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Tribes Still Rule in Yemen

The Yemeni revolution did not overturn the influence of tribes on Yemen politics.
Tribal fighters loyal to al-Ahmar family, which leads Yemen's powerful tribe of Hashid, carry their AK-47 rifles as they secure a street where recent clashes with government forces took place in Sanaa December 21, 2011.  REUTERS/Khaled Abdullah (YEMEN - Tags: POLITICS CIVIL UNREST) - RTR2VIKY

A few weeks ago, the period specified for the Yemeni National Dialogue Conference ended. After information about what happened at the conference was leaked — most notably, talks about adopting a federal system for the new state — President Abed Rabbo Mansour Hadi met with Yemen’s tribal alliance, headed by tribal sheikh Sadek al-Ahmar. Hadi sought reassurances that Yemen’s unity will not be touched following the tribes’ opposition to dividing the country into regions. But Hadi said nothing — didn't even give a speech — to the civil forces that have serious reservations about what happened at the dialogue.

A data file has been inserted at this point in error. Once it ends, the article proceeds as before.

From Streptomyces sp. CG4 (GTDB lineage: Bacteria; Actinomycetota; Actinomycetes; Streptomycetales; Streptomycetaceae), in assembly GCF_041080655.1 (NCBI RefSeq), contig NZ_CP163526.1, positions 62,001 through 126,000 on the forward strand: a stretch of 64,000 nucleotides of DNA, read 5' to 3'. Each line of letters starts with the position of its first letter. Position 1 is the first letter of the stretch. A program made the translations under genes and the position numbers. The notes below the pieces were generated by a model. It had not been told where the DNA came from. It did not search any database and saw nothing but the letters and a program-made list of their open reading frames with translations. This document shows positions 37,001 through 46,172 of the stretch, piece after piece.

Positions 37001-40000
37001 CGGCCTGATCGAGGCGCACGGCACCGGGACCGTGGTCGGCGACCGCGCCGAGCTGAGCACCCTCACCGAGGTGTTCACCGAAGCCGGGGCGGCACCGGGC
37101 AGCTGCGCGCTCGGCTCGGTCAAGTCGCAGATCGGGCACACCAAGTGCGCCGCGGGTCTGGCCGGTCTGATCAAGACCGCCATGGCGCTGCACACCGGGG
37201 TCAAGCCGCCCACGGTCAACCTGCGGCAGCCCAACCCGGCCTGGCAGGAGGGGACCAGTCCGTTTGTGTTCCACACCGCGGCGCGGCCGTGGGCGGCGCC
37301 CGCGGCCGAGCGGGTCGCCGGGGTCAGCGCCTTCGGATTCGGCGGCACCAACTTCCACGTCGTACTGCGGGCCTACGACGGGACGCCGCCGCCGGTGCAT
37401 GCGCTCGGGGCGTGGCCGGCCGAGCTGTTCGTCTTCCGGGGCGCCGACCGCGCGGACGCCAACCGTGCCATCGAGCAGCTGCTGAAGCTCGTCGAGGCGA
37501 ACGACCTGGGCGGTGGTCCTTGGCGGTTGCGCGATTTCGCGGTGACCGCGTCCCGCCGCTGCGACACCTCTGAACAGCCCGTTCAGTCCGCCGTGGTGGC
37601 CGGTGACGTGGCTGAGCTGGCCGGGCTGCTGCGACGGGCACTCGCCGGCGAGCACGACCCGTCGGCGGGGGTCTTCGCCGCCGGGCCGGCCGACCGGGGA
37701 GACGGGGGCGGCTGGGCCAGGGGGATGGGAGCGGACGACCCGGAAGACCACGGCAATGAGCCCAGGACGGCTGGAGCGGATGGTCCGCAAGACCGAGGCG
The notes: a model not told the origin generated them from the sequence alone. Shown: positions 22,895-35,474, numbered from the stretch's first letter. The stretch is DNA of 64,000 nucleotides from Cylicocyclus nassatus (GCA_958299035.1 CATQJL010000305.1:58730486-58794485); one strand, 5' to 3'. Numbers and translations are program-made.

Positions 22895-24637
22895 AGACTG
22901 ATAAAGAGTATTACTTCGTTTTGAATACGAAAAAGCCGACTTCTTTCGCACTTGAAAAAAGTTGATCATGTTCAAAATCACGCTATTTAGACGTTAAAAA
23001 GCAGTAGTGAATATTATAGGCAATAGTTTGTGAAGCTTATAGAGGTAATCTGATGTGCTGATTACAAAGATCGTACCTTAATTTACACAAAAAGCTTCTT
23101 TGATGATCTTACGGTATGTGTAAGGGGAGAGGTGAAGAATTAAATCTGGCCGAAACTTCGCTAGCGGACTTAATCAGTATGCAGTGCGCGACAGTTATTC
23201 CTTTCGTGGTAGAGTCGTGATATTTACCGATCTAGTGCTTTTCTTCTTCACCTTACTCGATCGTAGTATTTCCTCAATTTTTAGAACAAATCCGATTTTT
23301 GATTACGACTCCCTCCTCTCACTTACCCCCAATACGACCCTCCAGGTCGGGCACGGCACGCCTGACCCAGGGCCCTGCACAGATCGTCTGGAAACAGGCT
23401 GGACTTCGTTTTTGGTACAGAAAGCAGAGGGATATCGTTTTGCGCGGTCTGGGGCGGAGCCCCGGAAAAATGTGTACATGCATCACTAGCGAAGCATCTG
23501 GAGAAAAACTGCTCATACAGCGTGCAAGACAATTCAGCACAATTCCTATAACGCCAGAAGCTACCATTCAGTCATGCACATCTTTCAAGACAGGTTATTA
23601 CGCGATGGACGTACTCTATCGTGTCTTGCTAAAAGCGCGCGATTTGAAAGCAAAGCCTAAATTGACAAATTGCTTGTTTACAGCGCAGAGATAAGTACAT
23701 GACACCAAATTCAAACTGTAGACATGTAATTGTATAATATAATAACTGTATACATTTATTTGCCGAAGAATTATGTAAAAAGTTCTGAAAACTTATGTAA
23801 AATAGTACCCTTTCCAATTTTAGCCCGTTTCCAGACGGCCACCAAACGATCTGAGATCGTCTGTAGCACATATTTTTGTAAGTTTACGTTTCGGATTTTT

The tribal sheikhs — and not the tribe members themselves — have been directing Yemeni politics more than any other social or political force. Although these sheikhs are involved in and lead many influential political parties, they also engage in political work outside the framework of these parties. They think that they have the right to do what other citizens don’t. They sometimes work outside the context of, and sometimes in opposition to, the political parties that they joined only to use as tools to perpetuate their tribal power, and not as civil political groups whose members are equal.

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